The battle between Jeff Jarrett and Dixie Carter is set for this Wednesday night.
TNA Impact Wrestling and Global Force Wrestling have blurred the lines between reality and fiction, proving–once again–that fact is always stranger than fiction in the world of professional wrestling.
While the WWE monopolizes the industry, a battle remains on the undercard. Though technically under the WWE umbrella, NXT is the second most popular promotion in the country, and Ring of Honor is well-funded and secure through its ownership in Sinclair Broadcast Group. Beyond that, there is a great deal of uncertainty, particularly in TNA and Global Force Wrestling.
For a good chunk of the last thirteen years, TNA held the coveted number two slot. Employing former WWE and WCW stars–such as Hulk Hogan, Ric Flair, Kurt Angle, Booker T, Kevin Nash, and Sting – allowed the promotion, run collectively by Dixie Carter and Jeff Jarrett, to grow and find a home on Spike TV.
Carter controlled the business, Jarrett ran the creative, and the promotion’s Impact Wrestling television show delivered a small but dedicated audience for nearly a decade. But the network cut ties with TNA last December, leaving TNA without a television network in the United States. History repeated itself a year later, as TNA’s current home for TV–Destination America–will no longer air Impact in 2016.
“The biggest challenge for us is building a brand in the U.S.,” said Carter, who is TNA’s president. “That’s where we need to grow. We’re contracted to Destination America through the end of the year, and we are in discussions going on for 2016.”
Carter and Jarrett also encountered problems. Jarrett was sent home after an affair with Karen Angle in 2009, and Carter replaced him with several different talents, including, most notably, Hulk Hogan and Eric Bischoff.
“The fact of the matter is TNA had its most successful years when I was at the helm,” said Jarrett, who broke off from TNA to start his own promotion in Global Force. “It’s just that simple.”
The WWE’s market share of the industry allows for certainty. Fans may question storylines or even revolt against the proposed main event of WrestleMania, but there is never a doubt in regard to when the product will be on the air. Even in the face of blizzards and hurricanes, the USA Network airs Monday Night Raw every week. TNA and GFW, however, do not share that luxury.
Uncertainty looms for TNA, as well as for GFW. Jarrett launched his promotion this past January by joining forces with New Japan Wrestling for a successful Wrestle Kingdom 9 pay per view, but struggled to build an audience during his “Grand Slam Tour” throughout minor league baseball stadiums this summer. And TNA, as Carter noted, does not currently have a television provider in the United States as of February 2016.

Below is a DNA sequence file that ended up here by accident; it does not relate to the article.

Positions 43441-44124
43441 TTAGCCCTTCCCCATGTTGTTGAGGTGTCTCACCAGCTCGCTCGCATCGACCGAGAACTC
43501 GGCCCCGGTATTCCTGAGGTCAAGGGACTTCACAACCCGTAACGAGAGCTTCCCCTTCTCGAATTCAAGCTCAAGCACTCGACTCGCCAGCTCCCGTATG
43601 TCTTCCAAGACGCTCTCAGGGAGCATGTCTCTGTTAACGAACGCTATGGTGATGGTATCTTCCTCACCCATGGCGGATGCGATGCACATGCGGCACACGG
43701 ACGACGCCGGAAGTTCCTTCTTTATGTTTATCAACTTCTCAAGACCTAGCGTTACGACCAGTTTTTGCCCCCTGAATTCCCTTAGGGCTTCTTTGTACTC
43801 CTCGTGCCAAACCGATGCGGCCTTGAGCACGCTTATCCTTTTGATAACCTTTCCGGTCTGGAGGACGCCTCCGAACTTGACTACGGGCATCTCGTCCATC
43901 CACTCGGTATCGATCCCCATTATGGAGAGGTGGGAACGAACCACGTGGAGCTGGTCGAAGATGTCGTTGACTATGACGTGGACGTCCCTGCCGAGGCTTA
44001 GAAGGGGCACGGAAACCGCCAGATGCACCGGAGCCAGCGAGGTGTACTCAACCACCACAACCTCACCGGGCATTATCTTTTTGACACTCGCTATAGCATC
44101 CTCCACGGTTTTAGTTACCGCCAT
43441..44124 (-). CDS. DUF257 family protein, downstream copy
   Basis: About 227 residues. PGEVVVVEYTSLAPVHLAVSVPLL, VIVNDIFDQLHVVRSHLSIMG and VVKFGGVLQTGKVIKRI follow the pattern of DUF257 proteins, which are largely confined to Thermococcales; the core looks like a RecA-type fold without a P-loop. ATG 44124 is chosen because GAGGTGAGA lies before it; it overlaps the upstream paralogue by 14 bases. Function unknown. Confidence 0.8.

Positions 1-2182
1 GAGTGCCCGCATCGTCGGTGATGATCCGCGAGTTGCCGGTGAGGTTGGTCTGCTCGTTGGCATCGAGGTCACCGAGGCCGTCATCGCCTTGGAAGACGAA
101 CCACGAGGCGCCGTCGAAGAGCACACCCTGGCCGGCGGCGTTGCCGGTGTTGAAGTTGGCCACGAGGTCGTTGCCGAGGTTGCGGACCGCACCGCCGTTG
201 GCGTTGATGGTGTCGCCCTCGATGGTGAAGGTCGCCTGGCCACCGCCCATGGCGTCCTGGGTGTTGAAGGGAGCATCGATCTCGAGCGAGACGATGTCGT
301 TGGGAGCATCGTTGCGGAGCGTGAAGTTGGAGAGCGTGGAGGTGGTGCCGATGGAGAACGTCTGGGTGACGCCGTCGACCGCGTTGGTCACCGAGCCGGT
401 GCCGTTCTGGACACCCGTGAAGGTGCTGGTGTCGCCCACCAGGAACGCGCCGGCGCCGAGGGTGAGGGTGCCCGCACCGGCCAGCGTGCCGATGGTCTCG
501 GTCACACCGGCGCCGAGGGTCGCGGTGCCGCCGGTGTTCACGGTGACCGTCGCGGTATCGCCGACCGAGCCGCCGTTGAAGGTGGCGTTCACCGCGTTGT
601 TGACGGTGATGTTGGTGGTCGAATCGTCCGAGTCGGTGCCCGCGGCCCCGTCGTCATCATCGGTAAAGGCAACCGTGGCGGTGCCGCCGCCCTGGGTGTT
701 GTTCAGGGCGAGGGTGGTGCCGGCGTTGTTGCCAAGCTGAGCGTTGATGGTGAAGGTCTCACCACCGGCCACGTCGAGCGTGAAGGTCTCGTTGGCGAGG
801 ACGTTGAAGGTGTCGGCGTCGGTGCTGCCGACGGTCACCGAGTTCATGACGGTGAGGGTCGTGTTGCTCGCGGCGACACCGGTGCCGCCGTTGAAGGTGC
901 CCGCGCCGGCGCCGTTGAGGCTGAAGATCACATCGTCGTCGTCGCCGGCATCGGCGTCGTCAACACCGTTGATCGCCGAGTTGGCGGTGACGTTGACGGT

The solution to all of this uncertainty, of course, was to find each other.
Jeff Jarrett returned to TNA television this past June when TNA needed to generate a buzz on their television programming. So they blurred the lines of reality by calling Jarrett, and built a storyline of TNA versus GFW.
“The legal department reached out first, and shocked would be an understatement,” said Jarrett. “I’ve got great working relationships with New Japan and AAA in Mexico, and other promotions around the world, but it would be accurate to say that I thought TNA would be the last promotion to call.”
Jarrett’s return legitimately surprised wrestling fans, and even caught some of the veterans–including Matt Hardy–off-guard, too.
“There was a big divide between Jeff and TNA,” said Hardy. “But most people in wrestling who are trying to make a successful wrestling company do what’s best for business. And it worked–it gave Global Force exposure, and it was good, strong programming for Impact Wrestling. It was a wild moment. If there is money to be made and exposure to be gained, you learn to drop your ego.”
The on-screen feud between Jarrett and Carter stems over legitimate issues in reality. Carter claims that Jarrett deserted the company, while Jarrett contends Carter, his former boss, was always looking to replace him.
“Everything is real,” said Carter. “Jeff did leave. We stayed and continued to fight this fight, and it’s a fight every day. You read headlines about our demise for 13 years, and we chose–along with the talent that have stayed–to stay and fight. There wasn’t one thing that wasn’t real. Jeff did think I brought in regime after regime to do things differently. We had a lot of success during those creative regimes, and there was a need for me to do that because I could not have Jeff in that position.”
Carter has searched for the right fit as the head of TNA creative, including Jarrett, Hulk Hogan, and Eric Bischoff. She also flirted with the idea of bringing Paul Heyman on board.
“I’m a big Paul Heyman fan,” admitted Carter, who explained the two broke bread during a 2010 meeting. “We met that one time, and I would have loved to have found a way to bring him in. But what Paul did for ECW could not be created for us today. In this litigious world we live in, that stuff could never be recreated. You can’t go back and recreate things. I’ve had the biggest names work for us, and it’s just shown me that there’s no magic bullet. So we’re learning from our mistakes from the past and how can we be different and move forward.”
All the while, Jarrett remained a part-owner of TNA–even after he left the company, which was extremely frustrating for Carter. The “Lethal Lockdown” match on Wednesday’s Impact touches on this angle, too.